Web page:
The Australian government received a “formal notification” of Cheng Lei’s detention on August 14, according to a statement released by Marise Payne, Australia’s minister for foreign affairs. Consular officials spoke with her by video chat on August 27.
Payne told Sydney radio station 2GB that Cheng was being detained in China without charge and could be held “for months.”
“The process within the Chinese system does not require the laying of charges at this point, but we’ll continue to seek information about that and how long can she be detained without having charges laid under the Chinese system,” she told the radio station.
In a statement, Cheng’s family said they were in “close consultation” with the Australian government.
“[We are] doing everything we can as a family to support Cheng Lei,” the statement said. “In China, due process will be observed and we look forward to a satisfactory and timely conclusion to the matter.”
Cheng was a business anchor on CGTN, the international arm of China’s state-owned broadcaster CCTV, which has since scrubbed all reference to her from its website and social media.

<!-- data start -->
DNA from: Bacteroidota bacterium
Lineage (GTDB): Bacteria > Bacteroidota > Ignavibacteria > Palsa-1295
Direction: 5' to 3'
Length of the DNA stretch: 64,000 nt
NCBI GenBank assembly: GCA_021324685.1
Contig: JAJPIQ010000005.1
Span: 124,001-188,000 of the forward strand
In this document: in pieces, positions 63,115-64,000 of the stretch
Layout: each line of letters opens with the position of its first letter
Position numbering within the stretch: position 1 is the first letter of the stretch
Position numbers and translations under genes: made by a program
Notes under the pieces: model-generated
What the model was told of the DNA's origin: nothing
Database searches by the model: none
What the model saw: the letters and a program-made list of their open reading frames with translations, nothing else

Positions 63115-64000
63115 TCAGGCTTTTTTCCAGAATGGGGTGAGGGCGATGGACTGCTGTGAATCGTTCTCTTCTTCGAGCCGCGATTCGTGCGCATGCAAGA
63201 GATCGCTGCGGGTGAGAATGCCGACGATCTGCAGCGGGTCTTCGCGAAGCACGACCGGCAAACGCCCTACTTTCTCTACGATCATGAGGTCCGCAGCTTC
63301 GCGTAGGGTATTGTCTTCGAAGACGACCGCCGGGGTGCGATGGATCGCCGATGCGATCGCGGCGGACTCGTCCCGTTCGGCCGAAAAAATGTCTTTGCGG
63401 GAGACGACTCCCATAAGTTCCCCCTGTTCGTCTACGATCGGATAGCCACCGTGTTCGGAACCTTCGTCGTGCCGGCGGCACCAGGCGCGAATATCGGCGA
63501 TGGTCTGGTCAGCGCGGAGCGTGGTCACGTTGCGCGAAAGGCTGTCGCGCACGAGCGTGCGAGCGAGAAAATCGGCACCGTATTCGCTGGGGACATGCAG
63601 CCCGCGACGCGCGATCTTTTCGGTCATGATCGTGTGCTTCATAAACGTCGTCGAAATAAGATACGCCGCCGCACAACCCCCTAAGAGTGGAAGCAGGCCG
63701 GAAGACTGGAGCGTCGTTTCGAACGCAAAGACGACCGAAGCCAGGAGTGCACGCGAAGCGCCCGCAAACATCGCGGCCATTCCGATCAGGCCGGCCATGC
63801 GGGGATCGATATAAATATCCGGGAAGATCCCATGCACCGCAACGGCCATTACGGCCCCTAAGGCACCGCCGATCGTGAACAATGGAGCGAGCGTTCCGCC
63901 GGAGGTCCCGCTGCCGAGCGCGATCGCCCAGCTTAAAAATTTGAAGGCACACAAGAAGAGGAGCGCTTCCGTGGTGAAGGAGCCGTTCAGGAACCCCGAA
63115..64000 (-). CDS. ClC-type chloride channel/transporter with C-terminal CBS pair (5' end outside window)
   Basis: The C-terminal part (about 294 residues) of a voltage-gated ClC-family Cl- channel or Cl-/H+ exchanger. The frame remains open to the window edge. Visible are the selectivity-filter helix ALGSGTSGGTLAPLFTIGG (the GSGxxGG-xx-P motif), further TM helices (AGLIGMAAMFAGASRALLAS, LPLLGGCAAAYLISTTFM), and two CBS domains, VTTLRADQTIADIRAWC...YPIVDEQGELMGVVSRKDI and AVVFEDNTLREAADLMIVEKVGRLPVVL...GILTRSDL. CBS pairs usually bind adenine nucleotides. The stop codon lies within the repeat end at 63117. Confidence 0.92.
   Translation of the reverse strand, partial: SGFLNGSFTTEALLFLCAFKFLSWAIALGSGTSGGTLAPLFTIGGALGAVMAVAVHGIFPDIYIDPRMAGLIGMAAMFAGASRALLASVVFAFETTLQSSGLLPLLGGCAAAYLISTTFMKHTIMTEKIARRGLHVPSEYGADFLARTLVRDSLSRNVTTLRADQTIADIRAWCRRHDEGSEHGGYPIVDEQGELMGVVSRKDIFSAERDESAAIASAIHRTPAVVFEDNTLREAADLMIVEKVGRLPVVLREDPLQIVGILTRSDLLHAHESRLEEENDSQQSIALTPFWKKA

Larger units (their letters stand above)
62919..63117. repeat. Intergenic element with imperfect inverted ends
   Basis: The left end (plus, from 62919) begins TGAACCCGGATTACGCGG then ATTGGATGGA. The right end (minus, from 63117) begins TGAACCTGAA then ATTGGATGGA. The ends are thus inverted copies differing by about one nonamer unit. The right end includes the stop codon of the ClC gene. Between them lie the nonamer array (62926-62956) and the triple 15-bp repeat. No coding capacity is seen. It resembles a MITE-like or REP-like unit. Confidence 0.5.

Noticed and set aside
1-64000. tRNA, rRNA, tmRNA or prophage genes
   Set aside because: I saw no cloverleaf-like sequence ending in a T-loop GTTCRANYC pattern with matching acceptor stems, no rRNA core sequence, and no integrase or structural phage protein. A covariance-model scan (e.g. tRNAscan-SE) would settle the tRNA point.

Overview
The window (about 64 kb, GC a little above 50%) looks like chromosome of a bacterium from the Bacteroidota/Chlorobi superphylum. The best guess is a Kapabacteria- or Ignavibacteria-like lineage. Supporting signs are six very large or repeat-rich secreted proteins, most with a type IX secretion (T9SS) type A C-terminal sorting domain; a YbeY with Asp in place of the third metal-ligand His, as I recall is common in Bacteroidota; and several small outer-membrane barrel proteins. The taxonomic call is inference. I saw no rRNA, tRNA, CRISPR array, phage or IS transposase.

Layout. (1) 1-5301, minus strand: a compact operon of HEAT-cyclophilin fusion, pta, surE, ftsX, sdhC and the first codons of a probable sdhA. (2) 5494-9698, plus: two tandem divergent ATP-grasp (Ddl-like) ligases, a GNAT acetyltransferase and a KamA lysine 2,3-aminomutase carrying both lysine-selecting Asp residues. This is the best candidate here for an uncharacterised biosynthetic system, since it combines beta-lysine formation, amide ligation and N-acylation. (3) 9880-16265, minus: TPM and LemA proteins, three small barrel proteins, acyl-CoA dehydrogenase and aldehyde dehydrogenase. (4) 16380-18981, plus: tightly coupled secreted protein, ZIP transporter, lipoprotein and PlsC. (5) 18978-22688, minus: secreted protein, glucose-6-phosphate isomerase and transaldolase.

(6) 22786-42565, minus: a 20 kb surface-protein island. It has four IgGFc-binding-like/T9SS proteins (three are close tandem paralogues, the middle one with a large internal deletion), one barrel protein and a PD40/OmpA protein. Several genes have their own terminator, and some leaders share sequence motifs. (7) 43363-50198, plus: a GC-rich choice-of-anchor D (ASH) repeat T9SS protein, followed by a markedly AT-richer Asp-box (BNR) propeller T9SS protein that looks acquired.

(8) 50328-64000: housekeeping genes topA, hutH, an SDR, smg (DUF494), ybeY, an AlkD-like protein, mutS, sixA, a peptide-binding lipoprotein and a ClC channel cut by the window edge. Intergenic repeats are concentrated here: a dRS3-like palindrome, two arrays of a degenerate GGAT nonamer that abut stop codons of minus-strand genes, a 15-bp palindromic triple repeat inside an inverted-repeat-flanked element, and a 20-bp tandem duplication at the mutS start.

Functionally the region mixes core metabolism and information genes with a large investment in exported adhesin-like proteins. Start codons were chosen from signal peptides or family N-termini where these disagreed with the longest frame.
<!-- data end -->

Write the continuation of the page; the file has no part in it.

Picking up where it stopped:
According to a since deleted profile of her, Cheng joined the Beijing-based broadcaster in 2012, following a nine-year stint with the US financial news network CNBC. She was one of CGTN’s top anchors, helming the daily “Global Business” show, conducting high-profile interviews, as well as driving “content innovation” and taking part in special projects. In her spare time, Cheng was active in the Australian community in Beijing, taking part in events at the Australian Chamber of Commerce and acting as an “alumni ambassador” for the country’s embassy.
Her final post on WeChat, the Chinese social networking app, showed her at the opening of a Shake Shack outlet in Beijing on August 12, the first restaurant opened in China by the US chain. Posing in a bright green dress, Cheng captioned the photos with the hashtag “make shakes not war.”
The reason for Cheng’s detention remains unclear. CGTN and China’s Ministry of Foreign Affairs did not immediately respond to requests for comment.
The relationship between Australia and China has frayed in recent months. After Australia called for a investigation into the origins of the coronavirus pandemic, Beijing targeted it over trade, suspending some imports of beef and slapping heavy tariffs on barley. It also said Monday it will investigate whether Australian wine exports had been unfairly subsidized.
Last week, Australia effectively blocked the sale of a dairy business to a Chinese company, claiming the acquisition “would be contrary to the national interest.”
— Steven Jiang, James Griffiths and Michelle Toh contributed reporting.